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|Title:||Patterns and relative rates of nucleotide and insertion/deletion evolution at six chloroplast intergenic regions in new world species of the Lecythidaceae|
|Authors:||Hamilton, Matthew B.|
Braverman, John M.
Soria-Hernanz, David F.
|metadata.dc.publisher.journal:||Molecular Biology and Evolution|
|metadata.dc.relation.ispartof:||Volume 20, Número 10, Pags. 1710-1721|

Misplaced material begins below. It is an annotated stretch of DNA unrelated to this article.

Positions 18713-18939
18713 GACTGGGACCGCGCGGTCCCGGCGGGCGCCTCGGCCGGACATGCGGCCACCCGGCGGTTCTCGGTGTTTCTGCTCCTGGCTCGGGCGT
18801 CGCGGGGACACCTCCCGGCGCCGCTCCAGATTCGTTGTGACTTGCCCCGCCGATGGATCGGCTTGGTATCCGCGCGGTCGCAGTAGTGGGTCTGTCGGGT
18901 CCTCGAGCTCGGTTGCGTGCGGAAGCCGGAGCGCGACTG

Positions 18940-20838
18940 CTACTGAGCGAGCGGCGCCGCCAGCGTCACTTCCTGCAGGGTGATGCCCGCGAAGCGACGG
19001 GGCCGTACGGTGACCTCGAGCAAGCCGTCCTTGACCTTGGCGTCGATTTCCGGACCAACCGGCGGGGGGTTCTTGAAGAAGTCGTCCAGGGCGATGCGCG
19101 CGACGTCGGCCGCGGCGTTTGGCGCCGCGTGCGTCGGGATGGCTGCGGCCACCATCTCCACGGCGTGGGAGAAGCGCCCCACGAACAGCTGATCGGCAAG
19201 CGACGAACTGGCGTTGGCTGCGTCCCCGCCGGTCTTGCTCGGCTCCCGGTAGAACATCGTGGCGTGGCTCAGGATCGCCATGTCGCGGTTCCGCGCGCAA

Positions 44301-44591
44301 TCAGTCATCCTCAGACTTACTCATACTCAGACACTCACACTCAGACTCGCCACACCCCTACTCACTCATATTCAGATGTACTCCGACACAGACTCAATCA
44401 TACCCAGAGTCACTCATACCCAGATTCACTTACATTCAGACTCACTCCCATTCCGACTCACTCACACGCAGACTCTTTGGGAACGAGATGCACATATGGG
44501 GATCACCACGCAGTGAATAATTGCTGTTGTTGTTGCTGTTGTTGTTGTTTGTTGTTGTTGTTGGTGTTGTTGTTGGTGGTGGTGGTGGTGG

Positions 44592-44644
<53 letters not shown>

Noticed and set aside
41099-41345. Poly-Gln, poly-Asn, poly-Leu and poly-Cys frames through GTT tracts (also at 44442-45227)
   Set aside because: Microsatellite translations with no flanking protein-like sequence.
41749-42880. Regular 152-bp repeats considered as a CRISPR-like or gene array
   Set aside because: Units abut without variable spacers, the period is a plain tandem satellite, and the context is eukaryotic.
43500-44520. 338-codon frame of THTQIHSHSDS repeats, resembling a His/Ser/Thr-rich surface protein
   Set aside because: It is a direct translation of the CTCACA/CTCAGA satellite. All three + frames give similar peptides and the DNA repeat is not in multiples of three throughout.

|Abstract:||Insertions and deletions (indels) in chloroplast noncoding regions are common genetic markers to estimate population structure and gene flow, although relatively little is known about indel evolution among recently diverged lineages such as within plant families. Because indel events tend to occur nonrandomly along DNA sequences, recurrent mutations may generate homoplasy for indel haplotypes. This is a potential problem for population studies, because indel haplotypes may be shared among populations after recurrent mutation as well as gene flow. Furthermore, indel haplotypes may differ in fitness and therefore be subject to natural selection detectable as rate heterogeneity among lineages. Such selection could contribute to the spatial patterning of cpDNA haplotypes, greatly complicating the interpretation of cpDNA population structure. This study examined both nucleotide and indel cpDNA variation and divergence at six noncoding regions (psbB-psbH, atpB-rbcL, trnL-trnH, rpl20-5′ rps12, trnS-trnG, and trnH-psbA) in 16 individuals from eight species in the Lecythidaceae and a Sapotaceae outgroup. We described patterns of cpDNA changes, assessed the level of indel homoplasy, and tested for rate heterogeneity among lineages and regions. Although regression analysis of branch lengths suggested some degree of indel homoplasy among the most divergent lineages, there was little evidence for indel homoplasy within the Lecythidaceae. Likelihood ratio tests applied to the entire phylogenetic tree revealed a consistent pattern rejecting a molecular clock. Tajima's 1D and 2D tests revealed two taxa with consistent rate heterogeneity, one showing relatively more and one relatively fewer changes than other taxa. In general, nucleotide changes showed more evidence of rate heterogeneity than did indel changes. The rate of evolution was highly variable among the six cpDNA regions examined, with the trnS-trnG and trnH-psbA regions showing as much as 10% and 15% divergence within the Lecythidaceae. Deviations from rate homogeneity in the two taxa were constant across cpDNA regions, consistent with lineage-specific rates of evolution rather than cpDNA region-specific natural selection. There is no evidence that indels are more likely than nucleotide changes to experience homoplasy within the Lecythidaceae. These results support a neutral interpretation of cpDNA indel and nucleotide variation in population studies within species such as Corythophora alta. © Society for Molecular Biology and Evolution 2003; all rights reserved.|
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